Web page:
EC: Oh, yeah. Your email sign off is that Dorothy Parker quote: “I hate writing. I love having written.”
KG: I’m a rewriter. I love rewriting, but the blank page scares the shit out of me. I have to force myself to write. I have the worst short-term memory loss. I look at the books I’ve written, and forget that it took me three or four drafts to get to that point. I have to literally remind myself, Eli, that I’ve been there before. That if I just put the words on the page, I can clean it up later. I call it the “Vomit Draft” because I’m just spewing stuff on the page.
EC: Do you try and “vomit” daily?
KG: I hate when people say you have to write every day to be a writer. It makes writers feel bad if they don’t. Liz Little and I talk about this all the time. I work on my book every day. Do I put words on a page every day? No. If the scene is not there and I put words on a page that are crappy words then I’m wasting my time. I’d rather take my journal and do some free thought about a scene or a character. That way when it’s time to write, it’s all there. I have to let it percolate, so when it does come out, it overflows. But listen, everybody has a process that works for them. Walter Mosley writes every day, and he loves it. That doesn’t work for me. Instead of trying to make myself feel bad about it, I have to say, “That’s okay.” If I haven’t written, and then I start feeling bad about not having written, then I won’t write the next day either.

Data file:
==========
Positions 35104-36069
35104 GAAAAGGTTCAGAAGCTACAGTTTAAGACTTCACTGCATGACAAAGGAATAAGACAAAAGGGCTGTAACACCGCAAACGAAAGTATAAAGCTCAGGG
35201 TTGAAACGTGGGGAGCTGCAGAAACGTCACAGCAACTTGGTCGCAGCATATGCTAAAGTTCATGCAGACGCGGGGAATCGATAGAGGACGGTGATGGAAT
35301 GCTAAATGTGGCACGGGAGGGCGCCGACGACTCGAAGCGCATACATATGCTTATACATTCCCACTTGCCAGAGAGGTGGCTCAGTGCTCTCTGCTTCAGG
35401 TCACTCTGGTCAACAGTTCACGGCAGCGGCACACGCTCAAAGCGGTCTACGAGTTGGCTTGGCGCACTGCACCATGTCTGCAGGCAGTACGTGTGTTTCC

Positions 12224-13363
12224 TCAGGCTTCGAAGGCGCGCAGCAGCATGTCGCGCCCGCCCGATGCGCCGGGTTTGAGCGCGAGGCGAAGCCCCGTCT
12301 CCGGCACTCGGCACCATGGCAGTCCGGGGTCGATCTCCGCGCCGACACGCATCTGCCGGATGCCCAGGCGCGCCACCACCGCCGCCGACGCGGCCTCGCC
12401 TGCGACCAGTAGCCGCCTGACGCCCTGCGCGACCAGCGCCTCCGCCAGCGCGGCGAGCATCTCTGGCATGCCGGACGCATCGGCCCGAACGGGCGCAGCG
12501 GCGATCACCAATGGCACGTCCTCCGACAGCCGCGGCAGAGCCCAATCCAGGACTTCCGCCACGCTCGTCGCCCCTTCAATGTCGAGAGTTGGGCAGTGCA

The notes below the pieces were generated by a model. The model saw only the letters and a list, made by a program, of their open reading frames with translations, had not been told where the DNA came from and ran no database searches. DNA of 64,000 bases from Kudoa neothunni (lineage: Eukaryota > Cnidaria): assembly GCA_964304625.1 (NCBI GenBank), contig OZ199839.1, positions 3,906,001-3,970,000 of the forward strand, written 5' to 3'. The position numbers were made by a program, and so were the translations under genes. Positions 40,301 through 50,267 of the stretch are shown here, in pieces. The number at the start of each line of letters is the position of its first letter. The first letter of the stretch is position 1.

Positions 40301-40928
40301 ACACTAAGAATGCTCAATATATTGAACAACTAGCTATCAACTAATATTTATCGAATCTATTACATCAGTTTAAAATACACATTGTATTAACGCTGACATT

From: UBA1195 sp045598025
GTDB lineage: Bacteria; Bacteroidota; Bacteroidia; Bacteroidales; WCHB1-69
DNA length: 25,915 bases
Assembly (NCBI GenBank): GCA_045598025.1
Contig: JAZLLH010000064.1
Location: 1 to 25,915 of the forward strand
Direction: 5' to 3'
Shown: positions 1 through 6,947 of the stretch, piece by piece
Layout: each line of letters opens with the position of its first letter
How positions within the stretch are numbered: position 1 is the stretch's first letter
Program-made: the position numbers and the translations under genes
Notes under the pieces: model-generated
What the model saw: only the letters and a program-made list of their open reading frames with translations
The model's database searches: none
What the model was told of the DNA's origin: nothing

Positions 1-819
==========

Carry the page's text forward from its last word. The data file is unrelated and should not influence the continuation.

EC: Is there a time a day when you write best?
KG: It’s tricky because I still have a full-time job. But I do try to write in the mornings a little. Then I’ll hit it after work. I have to “transition” first though. Get some dinner. You know, maybe watch a TV show. Lately I’ve been sprinting with friends. That accountability really helps.
EC: Can you explain “sprinting with friends?”
KG: So, I just did one with a friend right before this. We’ll just be on Zoom together, and we can chat or whatever. It’s kind of like being at work. You have the person in the cubicle next to you and you can chitchat. Then you can both go and do some work. I’ll put a twenty-five-minute timer on my Alexa, and we’re just supposed to focus on whatever we’re doing for the book. Research. Figuring a scene out. Writing. Whatever. Then we take a break. We can talk about what we did. We can talk about the story. Help each other brainstorm. It’s fun. Maybe it works so well for me because of my TV background. I don’t know.
EC: Like a writing room?
KG: Yes! I was thinking just the other day, if I ever win the lotto, I could buy some office space and just make it like a writers’ retreat place. Everybody could come in and we could talk and write and discuss our stories. I would love that.
EC: You could do that now. Run it like a beauty salon. Just rent out booth space.
KG: That’s not a bad idea. I’m going to put it in my journal!
EC: Okay, back to your writing process. Do you aim for a specific word count?
KG: I try to aim more for scenes.
EC: You’ve got it mapped out in your outline, and you just try to tackle a specific scene?
KG: The scene I was working on today had my main character find out that a very important person was dead. That’s a big reveal for the plot, but it’s also an emotional moment for her. This is a person she’s close to. I always ask myself what’s the commonsense response?
EC: Ah, that’s great. So what would a person really do in that situation, not just something that would move the plot forward.
KG: It can move the plot forward. But I want the character to inform the plot, and not the plot to inform the character. So, I’ll just sit there and write notes. Ultimately, I have to get to where I’m going, but it’s hard to get there just doing an outline. I have to be closer to it.
EC: And that’s what you’re doing in your journal with your free thought exercises?
KG: Yeah, my notebook! I usually fill up about three or four of these per book.